Mayor-elect Brett Smiley is in favor of the agreement.

Council Majority Leader James Taylor said during Monday night’s meeting he did not believe the process was rushed.

“I know this has been in talks for at least three years that I’ve been hearing about it,” Taylor said. “I do think we could’ve done a better job reaching out to the public.”

The proposed new agreement with ProvPort was not made public until it was introduced at a special meeting on Nov. 9, after which it was scheduled for the public hearing that took place Monday. Specifics about the plan were detailed during the same hearing in which the public was invited to testify, followed by the immediate vote by the Finance Committee.

Taylor said some of the public’s complaints about pollution and asthma issues stemming from the port come from businesses that aren’t part of ProvPort’s footprint.

He proposed a floor amendment prohibiting the further expansion of fossil fuels at ProvPort, along with another amendment detailing how the new sustainability and community funds will be spent. Both were approved.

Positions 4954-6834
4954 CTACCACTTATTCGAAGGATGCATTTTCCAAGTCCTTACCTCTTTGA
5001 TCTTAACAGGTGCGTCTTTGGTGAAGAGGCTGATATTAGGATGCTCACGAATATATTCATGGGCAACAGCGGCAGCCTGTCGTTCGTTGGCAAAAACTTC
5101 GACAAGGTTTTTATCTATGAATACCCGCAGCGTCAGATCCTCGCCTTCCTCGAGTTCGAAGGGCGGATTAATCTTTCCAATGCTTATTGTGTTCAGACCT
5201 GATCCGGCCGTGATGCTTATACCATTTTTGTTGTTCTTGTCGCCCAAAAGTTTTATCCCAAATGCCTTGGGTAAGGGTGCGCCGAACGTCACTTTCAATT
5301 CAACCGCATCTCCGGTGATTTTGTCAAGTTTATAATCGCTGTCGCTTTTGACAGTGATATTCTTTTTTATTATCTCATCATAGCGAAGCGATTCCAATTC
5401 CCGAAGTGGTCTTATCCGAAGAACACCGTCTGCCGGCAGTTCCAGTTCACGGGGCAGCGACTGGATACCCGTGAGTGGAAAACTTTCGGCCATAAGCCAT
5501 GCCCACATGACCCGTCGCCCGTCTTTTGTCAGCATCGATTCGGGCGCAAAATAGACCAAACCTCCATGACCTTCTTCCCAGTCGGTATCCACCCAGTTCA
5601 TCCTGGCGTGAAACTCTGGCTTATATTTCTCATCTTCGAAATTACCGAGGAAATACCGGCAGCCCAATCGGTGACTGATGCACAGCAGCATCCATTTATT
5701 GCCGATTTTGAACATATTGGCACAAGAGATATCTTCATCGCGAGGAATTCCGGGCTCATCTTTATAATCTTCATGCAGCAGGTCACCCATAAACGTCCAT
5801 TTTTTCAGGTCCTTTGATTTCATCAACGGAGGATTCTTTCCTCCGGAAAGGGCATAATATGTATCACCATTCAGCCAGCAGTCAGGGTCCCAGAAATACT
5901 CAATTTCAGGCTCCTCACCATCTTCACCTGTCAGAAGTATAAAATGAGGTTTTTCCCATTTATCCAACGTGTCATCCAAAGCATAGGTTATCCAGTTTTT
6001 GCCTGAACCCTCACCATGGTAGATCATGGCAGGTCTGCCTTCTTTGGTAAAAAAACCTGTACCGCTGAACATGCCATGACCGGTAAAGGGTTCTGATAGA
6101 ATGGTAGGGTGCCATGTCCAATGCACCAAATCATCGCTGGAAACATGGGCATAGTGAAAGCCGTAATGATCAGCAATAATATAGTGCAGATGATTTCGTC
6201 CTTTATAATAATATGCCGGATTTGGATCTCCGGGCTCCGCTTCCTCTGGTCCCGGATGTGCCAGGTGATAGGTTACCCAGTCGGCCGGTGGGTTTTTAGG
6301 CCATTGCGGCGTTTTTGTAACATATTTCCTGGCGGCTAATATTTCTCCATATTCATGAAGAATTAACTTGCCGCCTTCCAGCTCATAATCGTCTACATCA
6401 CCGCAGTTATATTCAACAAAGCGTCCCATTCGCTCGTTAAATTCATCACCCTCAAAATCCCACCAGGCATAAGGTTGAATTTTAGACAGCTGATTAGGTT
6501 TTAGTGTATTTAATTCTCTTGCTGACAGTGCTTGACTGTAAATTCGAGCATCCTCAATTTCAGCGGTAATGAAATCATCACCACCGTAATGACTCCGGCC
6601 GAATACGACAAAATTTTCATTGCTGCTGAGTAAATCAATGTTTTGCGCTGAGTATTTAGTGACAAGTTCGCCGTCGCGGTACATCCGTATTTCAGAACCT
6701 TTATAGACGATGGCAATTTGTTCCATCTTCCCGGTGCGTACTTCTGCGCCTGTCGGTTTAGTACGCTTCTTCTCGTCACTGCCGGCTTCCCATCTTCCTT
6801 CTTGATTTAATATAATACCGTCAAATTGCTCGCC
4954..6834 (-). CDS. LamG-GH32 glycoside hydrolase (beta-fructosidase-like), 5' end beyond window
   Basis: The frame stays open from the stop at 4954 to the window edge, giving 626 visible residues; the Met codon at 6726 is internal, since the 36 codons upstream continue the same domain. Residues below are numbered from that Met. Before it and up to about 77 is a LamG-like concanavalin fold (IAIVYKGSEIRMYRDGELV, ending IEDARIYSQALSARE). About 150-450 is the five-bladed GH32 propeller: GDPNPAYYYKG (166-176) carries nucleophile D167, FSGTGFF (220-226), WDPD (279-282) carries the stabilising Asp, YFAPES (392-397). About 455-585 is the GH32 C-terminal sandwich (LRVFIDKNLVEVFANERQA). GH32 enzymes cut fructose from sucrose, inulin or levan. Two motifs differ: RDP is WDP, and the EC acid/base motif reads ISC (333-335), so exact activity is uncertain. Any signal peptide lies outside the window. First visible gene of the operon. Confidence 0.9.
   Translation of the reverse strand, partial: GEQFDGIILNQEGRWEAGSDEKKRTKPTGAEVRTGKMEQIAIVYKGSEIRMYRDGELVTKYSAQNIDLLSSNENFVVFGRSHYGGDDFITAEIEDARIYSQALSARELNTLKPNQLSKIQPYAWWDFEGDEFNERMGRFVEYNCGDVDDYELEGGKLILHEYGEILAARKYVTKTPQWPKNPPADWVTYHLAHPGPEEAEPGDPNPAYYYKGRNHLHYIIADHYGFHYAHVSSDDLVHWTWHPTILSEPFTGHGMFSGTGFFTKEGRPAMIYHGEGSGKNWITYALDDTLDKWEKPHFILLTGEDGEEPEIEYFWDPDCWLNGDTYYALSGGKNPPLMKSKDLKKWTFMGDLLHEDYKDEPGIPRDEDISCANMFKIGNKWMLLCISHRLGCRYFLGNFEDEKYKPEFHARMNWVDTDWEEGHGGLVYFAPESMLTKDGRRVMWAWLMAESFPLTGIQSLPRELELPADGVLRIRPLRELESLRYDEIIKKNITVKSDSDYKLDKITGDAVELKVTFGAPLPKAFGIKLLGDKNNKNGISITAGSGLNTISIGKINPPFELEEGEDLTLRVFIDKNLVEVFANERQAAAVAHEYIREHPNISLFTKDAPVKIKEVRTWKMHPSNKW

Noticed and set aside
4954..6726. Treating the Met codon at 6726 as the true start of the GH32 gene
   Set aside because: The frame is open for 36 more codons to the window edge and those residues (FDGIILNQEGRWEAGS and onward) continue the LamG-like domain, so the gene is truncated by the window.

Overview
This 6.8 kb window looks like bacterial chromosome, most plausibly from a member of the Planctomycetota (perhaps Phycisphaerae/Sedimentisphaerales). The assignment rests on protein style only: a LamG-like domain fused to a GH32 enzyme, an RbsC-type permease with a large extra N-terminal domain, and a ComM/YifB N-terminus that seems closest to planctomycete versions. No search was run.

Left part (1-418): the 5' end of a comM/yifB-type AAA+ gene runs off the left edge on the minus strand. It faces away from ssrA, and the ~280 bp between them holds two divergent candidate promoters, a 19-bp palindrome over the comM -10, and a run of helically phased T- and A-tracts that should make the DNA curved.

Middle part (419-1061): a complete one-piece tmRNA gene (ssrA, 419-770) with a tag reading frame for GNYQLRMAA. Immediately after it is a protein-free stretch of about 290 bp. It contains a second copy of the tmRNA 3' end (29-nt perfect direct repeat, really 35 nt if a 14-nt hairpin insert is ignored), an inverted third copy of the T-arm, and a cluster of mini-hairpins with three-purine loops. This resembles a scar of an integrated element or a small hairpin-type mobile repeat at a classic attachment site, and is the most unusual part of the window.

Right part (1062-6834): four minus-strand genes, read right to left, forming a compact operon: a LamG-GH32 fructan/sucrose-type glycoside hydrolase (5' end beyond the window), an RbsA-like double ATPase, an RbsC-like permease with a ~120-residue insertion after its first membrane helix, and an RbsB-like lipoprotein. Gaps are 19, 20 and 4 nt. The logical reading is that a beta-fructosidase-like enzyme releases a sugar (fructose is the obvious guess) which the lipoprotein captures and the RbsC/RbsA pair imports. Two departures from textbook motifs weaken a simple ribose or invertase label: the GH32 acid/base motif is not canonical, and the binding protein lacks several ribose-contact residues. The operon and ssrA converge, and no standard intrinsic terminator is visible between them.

“If the wind doesn’t work or anything, they cannot do anything with fossil fuel,” Taylor said.

Taylor voted in favor of the lease and tax deal along with Councilors Jo-Ann Ryan, Nicholas Narducci and Carmen Castillo. Councilwoman Helen Anthony, who unsuccessfully moved for the matter to be postponed, voted no.

Councilman Pedro Espinal, who represents the part of the city where the port is located, also objected to the speed of the council approval.

“We have time to get this right,” Espinal said. “If Councilman Taylor was informed about this, I congratulate him about that. I was not fully informed.”

“This is not the way we’re supposed to do things,” Espinal added. “This is not right.”

Steph Machado (smachado@wpri.com) is a Target 12 investigative reporter covering Providence, politics and more for 12 News. Connect with her on Twitter and on Facebook.